Moving to the interior, we see the mounting holes for a mITX motherboard, ample cable pass-through holes, and the three HDD trays. The HDD trays are each attached with two spring loaded thumb screws, which keeps them attached to the tray even after it’s removed. Each tray will accept either 2.5″ or 3.5″ drives. Directly behind each HDD tray are cutouts for the data and power cables to pass through. In the upper-left corner is the expansion slot bracket. By looking at the expansion slot bracket location, we now know the motherboard’s I/O ports will be accessible from the top of the case. The D-Frame mini will support graphics card up to 340 mm in length and CPU air coolers as tall as 165 mm.
At the bottom of the D-Frame Mini is a 240 mm bracket that can be used to install a pair of 120 mm fans. The bracket is held in place with two more spring loaded thumb screws. Unfortunately, In Win does not include any fans with the case, which will add to the cost of your system build. You’ll definitely want to install a couple fans in that bracket to get some air moving around your components.
The case wiring is standard fare you see on most chassis. The HD Audio cable and USB 3.0 cable are sleeved with rubber, and the I/O panel wiring is decked out with a braided sleeve. The power LED wiring has a 2-pin and 3-pin tail making for unnecessary wire clutter. You could simply have a 2-pin wire lead with each pin separated and accomplish the same thing.
Water cooling is possible with either an all-in-one unit or a custom setup. I set the Swiftech H220 with fans in the bracket and it fit; but because of its odd reservoir on one end, the fans didn’t quite reach the bottom of the fan bracket. Any AIO cooler without the odd reservoir the H220 has would probably be a better fit and sit further inside the fan bracket.
To give you an idea how a custom water cooling setup might be installed, I grabbed a 240 mm radiator with fans and set it in the bracket. It fit perfectly, and you’d probably have room to install a pair of fans on top of the radiator for a push/pull setup. The most logical place to install the pump and reservoir would be on one of the HDD trays. The best use of space would probably entail using a pump/reservoir combination unit. The one I show pictured below is a little larger than you’d probably want to use, but you get the idea. There are many different pump/reservoir combination units available that are much smaller than what’s in the picture below, so finding one that would easily fit shouldn’t be a problem. The Alphacool DC-LT pump with matching reservoir comes to mind as something that would fit nicely.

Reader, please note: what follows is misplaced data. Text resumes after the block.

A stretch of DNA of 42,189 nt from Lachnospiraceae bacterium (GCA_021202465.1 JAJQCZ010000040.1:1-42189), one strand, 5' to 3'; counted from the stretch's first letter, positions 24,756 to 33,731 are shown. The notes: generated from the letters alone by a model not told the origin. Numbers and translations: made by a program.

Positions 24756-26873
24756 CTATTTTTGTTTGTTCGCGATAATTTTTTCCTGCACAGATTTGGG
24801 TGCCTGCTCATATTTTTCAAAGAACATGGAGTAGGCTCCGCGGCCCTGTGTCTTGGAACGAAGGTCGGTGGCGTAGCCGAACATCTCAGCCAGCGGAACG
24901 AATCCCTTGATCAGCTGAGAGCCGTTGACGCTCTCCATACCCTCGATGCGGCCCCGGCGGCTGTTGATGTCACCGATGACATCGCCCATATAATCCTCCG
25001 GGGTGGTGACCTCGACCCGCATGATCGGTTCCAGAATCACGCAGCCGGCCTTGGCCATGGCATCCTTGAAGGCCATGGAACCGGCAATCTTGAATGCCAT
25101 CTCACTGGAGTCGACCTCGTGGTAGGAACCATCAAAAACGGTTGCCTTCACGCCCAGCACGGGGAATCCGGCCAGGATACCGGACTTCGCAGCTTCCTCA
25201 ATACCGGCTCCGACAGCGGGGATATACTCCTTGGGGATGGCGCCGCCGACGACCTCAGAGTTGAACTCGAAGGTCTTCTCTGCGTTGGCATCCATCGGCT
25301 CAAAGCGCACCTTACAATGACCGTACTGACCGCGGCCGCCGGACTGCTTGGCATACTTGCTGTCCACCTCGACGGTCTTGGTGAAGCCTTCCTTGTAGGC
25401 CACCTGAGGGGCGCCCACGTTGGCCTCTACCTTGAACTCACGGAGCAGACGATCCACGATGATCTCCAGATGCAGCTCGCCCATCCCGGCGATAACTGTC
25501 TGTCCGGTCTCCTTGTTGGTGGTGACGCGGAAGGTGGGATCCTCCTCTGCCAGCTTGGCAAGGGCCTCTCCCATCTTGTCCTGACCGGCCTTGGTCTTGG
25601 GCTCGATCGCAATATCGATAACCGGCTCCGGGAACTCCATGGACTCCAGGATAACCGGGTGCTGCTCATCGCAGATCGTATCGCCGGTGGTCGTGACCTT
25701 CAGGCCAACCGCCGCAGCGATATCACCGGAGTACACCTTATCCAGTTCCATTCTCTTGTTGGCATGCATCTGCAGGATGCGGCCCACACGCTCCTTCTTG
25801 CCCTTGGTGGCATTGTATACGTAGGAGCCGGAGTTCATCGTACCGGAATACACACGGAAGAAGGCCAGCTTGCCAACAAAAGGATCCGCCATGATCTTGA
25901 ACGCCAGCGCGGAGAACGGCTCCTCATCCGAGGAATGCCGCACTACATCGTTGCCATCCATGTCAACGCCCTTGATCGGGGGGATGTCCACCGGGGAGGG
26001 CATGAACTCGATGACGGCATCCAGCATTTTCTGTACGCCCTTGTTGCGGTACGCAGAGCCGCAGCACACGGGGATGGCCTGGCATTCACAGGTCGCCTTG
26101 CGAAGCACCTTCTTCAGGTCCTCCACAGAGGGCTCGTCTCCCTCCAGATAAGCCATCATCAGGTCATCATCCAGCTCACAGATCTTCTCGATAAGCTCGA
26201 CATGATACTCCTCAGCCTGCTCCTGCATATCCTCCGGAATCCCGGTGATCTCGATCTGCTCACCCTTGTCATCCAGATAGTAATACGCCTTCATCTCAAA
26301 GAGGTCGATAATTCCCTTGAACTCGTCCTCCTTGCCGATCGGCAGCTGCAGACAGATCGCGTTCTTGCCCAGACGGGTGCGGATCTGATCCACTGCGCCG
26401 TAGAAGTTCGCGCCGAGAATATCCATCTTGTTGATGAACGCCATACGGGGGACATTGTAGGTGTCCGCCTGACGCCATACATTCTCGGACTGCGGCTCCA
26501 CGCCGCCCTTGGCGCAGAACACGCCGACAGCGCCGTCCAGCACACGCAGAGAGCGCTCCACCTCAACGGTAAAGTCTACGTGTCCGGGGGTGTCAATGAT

Putting it all Together
One of the annoyances with a standard mITX chassis is the lack of room available when building a system in them. That’s not a problem with the D-Frame Mini. It feels more like you’re working inside a mid-tower chassis when you begin assembling components inside.
Because we already showed you a couple possible water cooling scenarios, this time we’ll assemble an air cooled system. We started by installing the motherboard with the CPU fan attached. You can see how much room there is all around the motherboard once it was in place.
Next up, we installed the power supply and HDDs. There was plenty of room to install the Corsair 850 watt PSU and still leave room to route the cables behind the motherboard tray.
After adding a couple fans to the bottom bracket, it was just a matter of wiring everything up. The air flow scheme we chose to use was a bottom-to-top method. The fans in the bracket are blowing air upward towards the CPU cooler, and the CPU cooler blows air up and out of the top of the case.
The last group of pictures below are of the completed build. Definitely a unique looking system, but that’s what the D-Frame Mini is all about!
Ok, let’s get the elephant in the room dealt with first thing… the price. Currently, the price is $309 at Newegg, but luckily there is a $100 rebate available making the final cost a much more palatable $209. That’s really not a bad price considering the heavy -duty aluminum construction and that each unit is hand crafted. However, if you’re considering purchasing a D-Frame Mini any time soon, take advantage of the current rebate offer while it’s available.
There is little doubt the D-Frame Mini is a unique case that will get the attention of anyone that catches a glimpse of it. You have to hand it to In Win for continuously pushing the design envelope and coming up with products like this. It’s anyone’s guess what they’ll come up with next, but we’ll be excited to find out!
There is plenty of room to work when assembling a system in the D-Frame Mini, and being able to house full-size video cards, CPU coolers, and power supplies is a remarkable achievement for a SFF chassis. As long as you don’t block any cable routing holes by installing a 2.5″ drive behind the motherboard tray, the cable management scheme is very effective. There always seems to be a cable routing hole right where you need it. The tempered glass side panels top off the looks just right and add another layer to the unique looks of the case.
We only came up with a few minor nitpicks about the D-Frame Mini, but nothing that could be considered a deal breaker. Probably the most glaring omissions are the lack of a CPU cooler access hole and perhaps not including a couple 120 mm fans to the package.
If you’re one of those people who like a PC that stands out from the rest of the run-of-the-mill systems out there, the D-Frame Mini should grab your attention. It’s unique, great looking, full of features, and a lot more affordable with the current rebate that’s available.